Anonymous hackers ‘take over’ Burger King’s Twitter account

Burger King's Twitter feed was hacked on Monday afternoon, apparently by hackers affiliated with the Anonymous collective, who quickly took it over and rebranded it with rival McDonald's logo and began using it to tweet McDonald's special offers.

The hack happened at 05.01pm (GMT), with a tweet announcing that: "We just got sold to McDonalds! Look for McDonalds in a hood near you @DFNCTSC" – the latter referring to a Twitter user set up on the same day which hadn't tweeted.

The hackers then changed the name and began advising those watching the feed to eat at McDonald's, and began retweeting comments from other users complaining about Burger King.

Later on Monday Burger King tweeted: "Interesting day here at BURGER KING, but we're back! Welcome to our new followers. Hope you all stick around!"

The hack, which happened while the US is on a public holiday for George Washington's birthday, will intensify the need for Twitter to introduce better security on the passwords used to protect accounts. The Guardian revealed earlier this month that the microblogging site aims to introduce "two-factor authentication", which would require any new login to also enter a code sent separately to a mobile phone.


Security issues
Similar systems have been offered by Google for some years now. That would have meant that the hackers' attempts to log into the Burger King account, even with the correct password, would fail unless they also had its owner's phone.

With Twitter looking to attract more high-profile clients – such as McDonald's and Burger King – the need for better security is becoming urgent. In January an intern at HMV took over its Twitter account to tweet about the fact that the staff were being fired.

The concerns are real for many companies: a social media consultant for fast food chain Wendy's tweeted: "My real life nightmare is playing out over on @BurgerKing". – © Guardian News and Media 2013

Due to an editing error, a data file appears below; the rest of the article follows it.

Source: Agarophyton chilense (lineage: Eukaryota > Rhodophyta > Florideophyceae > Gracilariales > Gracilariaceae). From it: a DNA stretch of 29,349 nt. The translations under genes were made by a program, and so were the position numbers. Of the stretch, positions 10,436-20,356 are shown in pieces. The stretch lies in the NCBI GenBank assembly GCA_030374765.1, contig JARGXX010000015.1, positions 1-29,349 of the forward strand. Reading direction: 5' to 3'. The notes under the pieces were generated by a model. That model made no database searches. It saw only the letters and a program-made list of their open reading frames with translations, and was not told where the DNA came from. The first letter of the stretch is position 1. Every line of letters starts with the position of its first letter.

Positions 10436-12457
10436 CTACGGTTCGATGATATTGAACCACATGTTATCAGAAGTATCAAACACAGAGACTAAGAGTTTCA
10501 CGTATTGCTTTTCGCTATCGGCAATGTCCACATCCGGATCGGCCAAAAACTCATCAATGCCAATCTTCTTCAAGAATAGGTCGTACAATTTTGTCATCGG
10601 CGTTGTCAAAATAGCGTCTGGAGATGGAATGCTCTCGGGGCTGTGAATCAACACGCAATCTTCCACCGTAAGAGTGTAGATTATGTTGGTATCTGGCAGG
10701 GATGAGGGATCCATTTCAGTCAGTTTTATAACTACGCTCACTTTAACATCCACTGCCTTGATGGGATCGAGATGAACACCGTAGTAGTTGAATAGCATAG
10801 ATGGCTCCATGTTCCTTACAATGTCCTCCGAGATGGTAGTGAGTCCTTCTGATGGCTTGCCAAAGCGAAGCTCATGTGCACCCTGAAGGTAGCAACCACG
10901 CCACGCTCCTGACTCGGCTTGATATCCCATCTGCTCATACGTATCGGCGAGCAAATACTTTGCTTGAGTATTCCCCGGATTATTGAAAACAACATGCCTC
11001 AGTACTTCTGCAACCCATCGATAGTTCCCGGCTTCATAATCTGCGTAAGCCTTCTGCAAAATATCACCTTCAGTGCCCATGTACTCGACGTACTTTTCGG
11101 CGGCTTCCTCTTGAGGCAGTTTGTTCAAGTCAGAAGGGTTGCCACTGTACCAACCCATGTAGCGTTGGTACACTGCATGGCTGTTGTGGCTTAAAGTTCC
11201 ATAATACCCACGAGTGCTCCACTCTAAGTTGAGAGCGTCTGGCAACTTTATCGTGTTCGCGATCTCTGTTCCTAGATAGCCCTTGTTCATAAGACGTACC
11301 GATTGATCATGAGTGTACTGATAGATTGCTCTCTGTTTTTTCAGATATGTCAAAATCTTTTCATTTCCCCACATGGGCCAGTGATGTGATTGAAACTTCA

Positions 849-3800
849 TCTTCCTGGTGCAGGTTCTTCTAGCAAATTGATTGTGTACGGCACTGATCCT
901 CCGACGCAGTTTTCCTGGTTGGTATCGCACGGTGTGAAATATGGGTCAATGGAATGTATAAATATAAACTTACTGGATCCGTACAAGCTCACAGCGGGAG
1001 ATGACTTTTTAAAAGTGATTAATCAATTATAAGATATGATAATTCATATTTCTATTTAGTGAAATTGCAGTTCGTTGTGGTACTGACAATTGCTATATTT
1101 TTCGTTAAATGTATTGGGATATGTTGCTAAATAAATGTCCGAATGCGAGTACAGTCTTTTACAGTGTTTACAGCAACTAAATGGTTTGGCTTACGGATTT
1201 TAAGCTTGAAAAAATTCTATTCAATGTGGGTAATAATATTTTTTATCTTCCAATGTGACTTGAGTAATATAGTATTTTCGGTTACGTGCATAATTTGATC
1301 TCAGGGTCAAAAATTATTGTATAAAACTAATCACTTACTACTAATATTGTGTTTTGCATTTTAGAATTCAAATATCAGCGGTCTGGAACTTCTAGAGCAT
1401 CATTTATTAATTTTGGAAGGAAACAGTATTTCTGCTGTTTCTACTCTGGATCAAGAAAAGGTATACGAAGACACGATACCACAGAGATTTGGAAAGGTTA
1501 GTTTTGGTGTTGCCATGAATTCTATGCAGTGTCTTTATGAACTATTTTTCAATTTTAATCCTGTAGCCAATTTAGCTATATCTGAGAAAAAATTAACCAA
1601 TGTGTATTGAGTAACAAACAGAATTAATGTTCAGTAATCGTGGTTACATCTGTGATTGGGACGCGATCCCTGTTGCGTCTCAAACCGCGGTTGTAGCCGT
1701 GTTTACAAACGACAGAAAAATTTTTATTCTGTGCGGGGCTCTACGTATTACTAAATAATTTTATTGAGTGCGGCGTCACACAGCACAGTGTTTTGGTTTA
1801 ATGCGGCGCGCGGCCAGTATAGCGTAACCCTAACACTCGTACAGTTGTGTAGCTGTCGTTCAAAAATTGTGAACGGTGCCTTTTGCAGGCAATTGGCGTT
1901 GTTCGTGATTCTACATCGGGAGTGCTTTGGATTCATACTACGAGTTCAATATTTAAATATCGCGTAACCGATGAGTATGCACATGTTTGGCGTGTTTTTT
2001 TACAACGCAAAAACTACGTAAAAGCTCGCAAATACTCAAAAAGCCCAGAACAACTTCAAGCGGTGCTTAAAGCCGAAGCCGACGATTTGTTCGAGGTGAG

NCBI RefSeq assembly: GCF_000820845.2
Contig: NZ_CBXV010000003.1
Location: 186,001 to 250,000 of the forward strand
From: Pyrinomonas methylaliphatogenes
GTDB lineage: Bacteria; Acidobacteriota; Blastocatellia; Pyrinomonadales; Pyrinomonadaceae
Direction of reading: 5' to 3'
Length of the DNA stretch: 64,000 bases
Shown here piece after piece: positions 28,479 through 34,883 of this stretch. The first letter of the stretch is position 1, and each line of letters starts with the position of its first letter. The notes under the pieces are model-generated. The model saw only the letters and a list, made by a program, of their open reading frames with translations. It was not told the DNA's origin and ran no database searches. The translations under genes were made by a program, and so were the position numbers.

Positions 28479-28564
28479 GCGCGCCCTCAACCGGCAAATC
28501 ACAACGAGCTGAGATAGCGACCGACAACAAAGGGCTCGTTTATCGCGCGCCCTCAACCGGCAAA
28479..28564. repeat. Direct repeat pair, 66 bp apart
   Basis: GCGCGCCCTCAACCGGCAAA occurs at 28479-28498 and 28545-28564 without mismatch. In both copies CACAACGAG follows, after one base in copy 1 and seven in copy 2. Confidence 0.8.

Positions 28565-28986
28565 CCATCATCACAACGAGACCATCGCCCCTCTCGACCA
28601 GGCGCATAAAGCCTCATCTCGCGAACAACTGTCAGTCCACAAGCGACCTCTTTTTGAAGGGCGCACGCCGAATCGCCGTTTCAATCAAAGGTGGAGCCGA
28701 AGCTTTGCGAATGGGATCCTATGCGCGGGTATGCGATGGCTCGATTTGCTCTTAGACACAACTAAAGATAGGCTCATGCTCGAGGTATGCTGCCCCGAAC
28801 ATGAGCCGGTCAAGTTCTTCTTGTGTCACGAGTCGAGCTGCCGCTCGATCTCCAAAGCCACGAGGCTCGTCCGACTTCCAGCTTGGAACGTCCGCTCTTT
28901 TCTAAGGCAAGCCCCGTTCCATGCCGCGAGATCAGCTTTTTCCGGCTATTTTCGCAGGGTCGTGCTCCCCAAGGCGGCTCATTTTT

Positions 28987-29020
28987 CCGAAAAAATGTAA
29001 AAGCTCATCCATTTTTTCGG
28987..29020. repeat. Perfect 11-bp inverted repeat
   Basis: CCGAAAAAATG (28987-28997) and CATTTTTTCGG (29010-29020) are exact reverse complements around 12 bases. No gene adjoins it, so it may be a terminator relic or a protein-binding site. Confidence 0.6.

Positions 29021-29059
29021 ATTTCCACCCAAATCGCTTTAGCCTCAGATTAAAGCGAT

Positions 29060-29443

These are unprecedented times, and the role of media to tell and record the story of South Africa as it develops is more important than ever. But it comes at a cost. Advertisers are cancelling campaigns, and our live events have come to an abrupt halt. Our income has been slashed.

The Mail & Guardian is a proud news publisher with roots stretching back 35 years. We’ve survived thanks to the support of our readers, we will need you to help us get through this.

To help us ensure another 35 future years of fiercely independent journalism, please subscribe.

Charles Arthur
Charles Arthur works from Tranquility Base Hotel & Casino. Journalist, speaker, moderator. The Guardian’s Technology editor 2009-14. Coming May ‘18: Cyber Wars, on hacking. Prev: Digital Wars: Apple v Google v Microsoft Charles Arthur has over 74656 followers on Twitter.
Advertising

Gauteng responds to grave concern

The news of Gauteng’s grave site preparations raised alarm about the expected number of Covid-19-related deaths in the province

Nigeria’s anti-corruption boss arrested for corruption

Ibrahim Magu’s arrest by the secret police was a surprise — but also not surprising

Eskom refers employees suspected of contracts graft for criminal investigations

The struggling power utility has updated Parliament on investigations into contracts where more than R4-billion was lost in overpayments
Advertising

press releases

Loading latest Press Releases…

The best local and international journalism

handpicked and in your inbox every weekday